On Feb. 2, the third-grade students of Washington School actively participated in an assembly led by Blaze Starkey and Jose Zhagnay, Water Protectors from Standing Rock and Defenders of the Water School, which was located in the Ochethi Sakowin Camp at Standing Rock.  This camp, set up in 2016  to protest the construction of the Dakota Access Pipeline in North Dakota in the spring of 2016, drew indigenous people from all parts of the globe, calling themselves water protectors and land defenders.

The underground pipeline is 1,172 miles long, reaching from the Bakken shale oil fields in northwest North Dakota to an oil tank farm near Patoka, Ill. A break or even a leak in the pipeline near Lake Oahe along the Missouri River could poison the tribe’s water supply. The pipeline has damaged or destroyed sites of great historic, religious, and cultural significance, Mr. Starkey said.

Standing Rock became a center for cultural preservation and spiritual resistance to the pipeline and many supporters came, creating the largest gathering of Native American in the past hundred years.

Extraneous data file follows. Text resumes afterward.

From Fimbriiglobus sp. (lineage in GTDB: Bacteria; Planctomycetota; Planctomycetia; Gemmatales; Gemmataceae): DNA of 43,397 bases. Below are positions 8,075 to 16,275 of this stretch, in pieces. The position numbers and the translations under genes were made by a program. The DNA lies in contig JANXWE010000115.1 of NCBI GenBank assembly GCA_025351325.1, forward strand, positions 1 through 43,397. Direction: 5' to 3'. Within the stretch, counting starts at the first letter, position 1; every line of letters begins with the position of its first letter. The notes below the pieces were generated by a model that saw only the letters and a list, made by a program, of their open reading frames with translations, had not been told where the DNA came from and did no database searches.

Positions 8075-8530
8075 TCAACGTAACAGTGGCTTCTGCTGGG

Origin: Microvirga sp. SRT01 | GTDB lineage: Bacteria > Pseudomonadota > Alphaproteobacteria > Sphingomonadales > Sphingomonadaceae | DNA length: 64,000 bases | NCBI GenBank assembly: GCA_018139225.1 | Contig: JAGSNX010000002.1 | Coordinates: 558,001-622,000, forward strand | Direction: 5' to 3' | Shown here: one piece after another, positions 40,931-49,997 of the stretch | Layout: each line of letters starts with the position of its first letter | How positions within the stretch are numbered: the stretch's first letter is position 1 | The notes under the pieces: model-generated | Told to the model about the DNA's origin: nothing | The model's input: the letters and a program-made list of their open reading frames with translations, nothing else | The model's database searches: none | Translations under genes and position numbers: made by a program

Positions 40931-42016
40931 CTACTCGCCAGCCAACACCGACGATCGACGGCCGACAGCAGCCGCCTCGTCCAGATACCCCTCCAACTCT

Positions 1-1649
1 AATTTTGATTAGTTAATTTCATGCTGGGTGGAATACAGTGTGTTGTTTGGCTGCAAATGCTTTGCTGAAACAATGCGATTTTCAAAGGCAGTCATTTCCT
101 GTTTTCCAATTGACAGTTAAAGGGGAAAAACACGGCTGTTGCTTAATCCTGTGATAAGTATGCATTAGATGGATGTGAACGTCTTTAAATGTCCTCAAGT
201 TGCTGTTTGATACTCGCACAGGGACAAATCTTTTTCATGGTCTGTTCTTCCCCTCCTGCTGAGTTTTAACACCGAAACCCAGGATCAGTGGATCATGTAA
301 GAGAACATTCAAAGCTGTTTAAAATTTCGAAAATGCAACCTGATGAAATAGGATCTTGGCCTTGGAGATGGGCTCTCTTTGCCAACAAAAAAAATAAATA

Mr. Starkey and Mr. Shagnay gently opened the questions of native versus imposed languages and culture. They asked such questions as “What language do you speak?” “Where is England?” and “Where is Spain.” They also explained that they had set up the school because so many families had come to protest the pipeline and stayed with their children for weeks.

The school offered lessons in Lakota language and tradition, as well as traditions and stories from the tribes in the camp. The leaders are now transitioning to a permanent indigenous project based school. In addition, they will be offering one- or two-week camps and a virtual learning environment. The goal is to share traditional knowledge and language with children and continue to fight to protect water and land.